How To Reduce Labor Costs In A Restaurant 

Turning a profit in the restaurant industry can be quite challenging. Even with plenty of reservations on the books and a parade of food leaving the kitchen, soaring expenses can decimate your bottom line before the dinner rush is even complete.

By discovering new ways to manage profit and loss, such as learning how to reduce labor costs in a restaurant and maximizing the efficiency of basic tasks like daily restaurant kitchen cleaning, you can become an expert at balancing expenses and revenue.

Here are a few ways to reduce expenses without completely overhauling your operation. 

Reduce Energy Consumption

Baking, broiling, grilling, cleaning dishes, sanitizing equipment — restaurant ops suck up a ton of energy. In fact, the U.S. Department of Energy says restaurants use triple the amount of energy compared to other commercial enterprises. It’s no surprise, then, that the electric bill can be a major source of stress.

A large chunk of those energy costs can be attributed to heating water used to fill standard three-compartment sinks and facilitate dishwashing. Water is heated, used and discarded, then the process starts over from step one. Inefficient cleaning can be problematic as well, as cookware coated in unsightly carbon crust won’t conduct heat as well, increasing cook times and energy use.

Finding ways to streamline cleaning and break the heat-toss-repeat cycle could result in significant savings.

Take Care of Your Equipment

Restaurant cleaning costs can be hefty, either in terms of paying for in-house labor or contracting out to a professional cleaning team. But what you pay for cleaning is a pittance compared to how much it costs to replace pots, pans, trays and appliances that have been poorly maintained.

Some of the biggest barriers to equipment cleanliness are the fats and oils that build up over time. Layers upon layers of grease can solidify into carbon buildup that makes cookware less effective — you may have noticed those beat-up sauté pans taking longer and longer to heat up and searing meat less beautifully. If lower quality food ends up leaving the kitchen, that could hurt your reputation and revenue, too.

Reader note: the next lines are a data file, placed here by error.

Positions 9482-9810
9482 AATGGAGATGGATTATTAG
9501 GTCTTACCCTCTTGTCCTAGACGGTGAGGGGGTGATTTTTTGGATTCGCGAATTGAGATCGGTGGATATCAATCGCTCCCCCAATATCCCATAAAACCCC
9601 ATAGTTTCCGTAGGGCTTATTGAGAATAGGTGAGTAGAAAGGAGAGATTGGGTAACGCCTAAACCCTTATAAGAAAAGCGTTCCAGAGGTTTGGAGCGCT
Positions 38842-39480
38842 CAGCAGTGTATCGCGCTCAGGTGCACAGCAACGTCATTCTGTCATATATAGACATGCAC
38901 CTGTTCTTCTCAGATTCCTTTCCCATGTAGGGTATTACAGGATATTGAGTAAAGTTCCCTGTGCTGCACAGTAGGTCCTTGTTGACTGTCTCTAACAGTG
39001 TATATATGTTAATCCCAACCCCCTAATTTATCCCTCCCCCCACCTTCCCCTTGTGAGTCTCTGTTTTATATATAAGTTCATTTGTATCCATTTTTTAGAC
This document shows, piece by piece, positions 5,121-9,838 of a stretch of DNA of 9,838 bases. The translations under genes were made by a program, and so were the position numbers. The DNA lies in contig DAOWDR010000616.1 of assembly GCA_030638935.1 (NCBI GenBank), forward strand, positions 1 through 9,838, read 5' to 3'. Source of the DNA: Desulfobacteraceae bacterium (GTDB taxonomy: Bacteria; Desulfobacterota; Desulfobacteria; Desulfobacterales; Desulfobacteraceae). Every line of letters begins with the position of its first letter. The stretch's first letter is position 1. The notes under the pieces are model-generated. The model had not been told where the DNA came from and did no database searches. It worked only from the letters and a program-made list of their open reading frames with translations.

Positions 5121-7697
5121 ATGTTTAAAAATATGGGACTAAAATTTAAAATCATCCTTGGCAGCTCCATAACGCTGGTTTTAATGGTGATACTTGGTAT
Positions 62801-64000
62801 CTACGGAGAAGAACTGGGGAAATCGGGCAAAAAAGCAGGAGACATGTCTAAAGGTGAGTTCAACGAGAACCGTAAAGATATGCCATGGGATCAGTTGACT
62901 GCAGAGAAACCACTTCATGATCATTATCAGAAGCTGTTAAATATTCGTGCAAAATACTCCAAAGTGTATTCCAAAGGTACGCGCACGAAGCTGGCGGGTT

Develop a clear, productive approach to cleaning that produces high-level results. Paying attention to equipment health in the short term can pay huge dividends in the long run.

Lower Your Labor Costs

Restaurant cleaning costs include the price of cleansers, water, heat, equipment and the salaries of all the people needed to bring those elements together. It can take several people hours to tackle the mound of pots, pans, utensils and dishes generated by a busy lunch or dinner service.

With the minimum wage edging toward $15/hour and other employment costs tacking on as much as 25%, investing in cleaning solutions that maximize efficiency and efficacy can help you streamline your back-of-house team and pare back expenses.

The FOG Tank® is brimming with benefits that can help you protect your revenue and improve restaurant operations. This ingenious heated soak tank and its coordinating proprietary Tiger Carbon-Removal Powder are so adept at removing fat, oil, grease and rigid carbon buildup from equipment that they can save a single restaurant location a whopping $3,000 in annual energy expenditures. All this with no scrubbing, saving your team time and reducing daily stewarding department work by 3+ hours daily and your labor costs by as much as 85%.

Learn more about the FOG Tank to see how it can help you and your restaurant meet shared goals — all while paying for itself in as little as six months.